Not many people today are familiar with Major General Fox Conner, John J. Pershing’s chief adviser in WWI. Conner graduated 17th in his class at West Point and became a prominent military intellectual who influenced many of WWII’s greatest leaders. Fewer people still know that Conner was born and raised in nearby Slate Springs, Calhoun County, Mississippi. Early readers of this new biography are very enthusiastic about it.— From Richard's 2017 Picks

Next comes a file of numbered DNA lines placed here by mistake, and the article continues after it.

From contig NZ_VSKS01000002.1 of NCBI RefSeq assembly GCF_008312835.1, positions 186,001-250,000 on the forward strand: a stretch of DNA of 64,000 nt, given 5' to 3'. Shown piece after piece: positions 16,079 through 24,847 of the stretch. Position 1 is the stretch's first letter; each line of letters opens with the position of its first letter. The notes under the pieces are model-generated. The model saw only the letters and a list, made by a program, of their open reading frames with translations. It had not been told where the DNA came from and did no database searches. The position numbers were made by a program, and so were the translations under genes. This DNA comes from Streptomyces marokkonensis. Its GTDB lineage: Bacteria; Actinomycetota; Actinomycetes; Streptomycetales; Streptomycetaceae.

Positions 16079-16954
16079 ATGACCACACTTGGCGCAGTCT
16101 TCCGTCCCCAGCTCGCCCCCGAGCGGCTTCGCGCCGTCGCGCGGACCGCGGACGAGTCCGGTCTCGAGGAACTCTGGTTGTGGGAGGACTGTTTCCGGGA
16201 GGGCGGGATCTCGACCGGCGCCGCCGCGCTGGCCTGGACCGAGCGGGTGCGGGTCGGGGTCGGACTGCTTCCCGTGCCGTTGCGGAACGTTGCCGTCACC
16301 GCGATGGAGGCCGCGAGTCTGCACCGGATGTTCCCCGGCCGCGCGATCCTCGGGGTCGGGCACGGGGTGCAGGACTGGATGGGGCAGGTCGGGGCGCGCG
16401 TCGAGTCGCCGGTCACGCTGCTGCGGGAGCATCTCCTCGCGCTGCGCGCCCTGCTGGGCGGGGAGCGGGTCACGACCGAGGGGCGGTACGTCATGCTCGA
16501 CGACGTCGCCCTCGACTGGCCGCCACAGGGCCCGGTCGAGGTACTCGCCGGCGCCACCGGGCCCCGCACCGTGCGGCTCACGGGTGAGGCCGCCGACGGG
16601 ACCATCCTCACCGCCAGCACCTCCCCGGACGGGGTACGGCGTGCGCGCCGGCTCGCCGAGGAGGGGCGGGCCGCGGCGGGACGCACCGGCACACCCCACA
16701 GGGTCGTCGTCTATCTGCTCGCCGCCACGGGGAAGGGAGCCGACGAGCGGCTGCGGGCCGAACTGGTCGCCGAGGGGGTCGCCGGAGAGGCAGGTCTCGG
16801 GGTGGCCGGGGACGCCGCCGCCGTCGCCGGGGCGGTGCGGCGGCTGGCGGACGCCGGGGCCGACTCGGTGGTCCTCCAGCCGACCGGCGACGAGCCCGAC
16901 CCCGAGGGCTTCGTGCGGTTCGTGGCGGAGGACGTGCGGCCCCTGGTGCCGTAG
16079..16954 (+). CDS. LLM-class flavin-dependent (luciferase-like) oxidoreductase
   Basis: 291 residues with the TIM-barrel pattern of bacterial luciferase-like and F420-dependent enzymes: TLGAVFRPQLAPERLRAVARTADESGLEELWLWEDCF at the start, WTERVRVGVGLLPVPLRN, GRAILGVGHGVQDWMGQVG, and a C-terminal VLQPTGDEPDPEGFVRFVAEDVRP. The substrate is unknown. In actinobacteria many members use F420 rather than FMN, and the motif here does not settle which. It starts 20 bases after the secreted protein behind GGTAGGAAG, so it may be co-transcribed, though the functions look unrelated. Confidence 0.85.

Winner of the 2016 Army Historical Foundation Distinguished Writing Award. Fox Conner presents the portrait of the quintessential man behind the scenes in U.S. military history. John J. Pershing considered Fox Conner to have been "a brilliant solider" and "one of the finest characters our Army has ever produced." During World War I, General Conner served as chief of operations for the American Expeditionary Force in Europe. Pershing told Conner: "I could have spared any other man in the A.E.F. better than you." Dwight D. Eisenhower viewed Fox Conner, as "the outstanding soldier of my time." In the early 1920s, Conner transformed his protege Eisenhower from a struggling young officer on the verge of a court martial into one of the American army's rising stars. Eisenhower acknowledged Fox Conner as "the one more or less invisible figure to whom I owe an incalculable debt." This book presents the first complete biography of this significant, but now forgotten, figure in American military history. In addition to providing a unique insider's view into the operations of the American high command during World War I, Fox Conner also tells the story of an interesting life. Conner felt a calling to military service, although his father had been blinded during the Civil War. From humble beginnings in rural Mississippi, Conner became one of the army's intellectuals. During the 1920s, when most of the nation slumbered in isolationism, Conner predicted a second world war. As the nation began to awaken to new international dangers in the 1930s, President Roosevelt offered Fox Conner the position of army chief of staff, which he declined. Poor health prevented his participation in World War II, while others whom he influenced, including Eisenhower, Patton, and Marshall, went on to fame.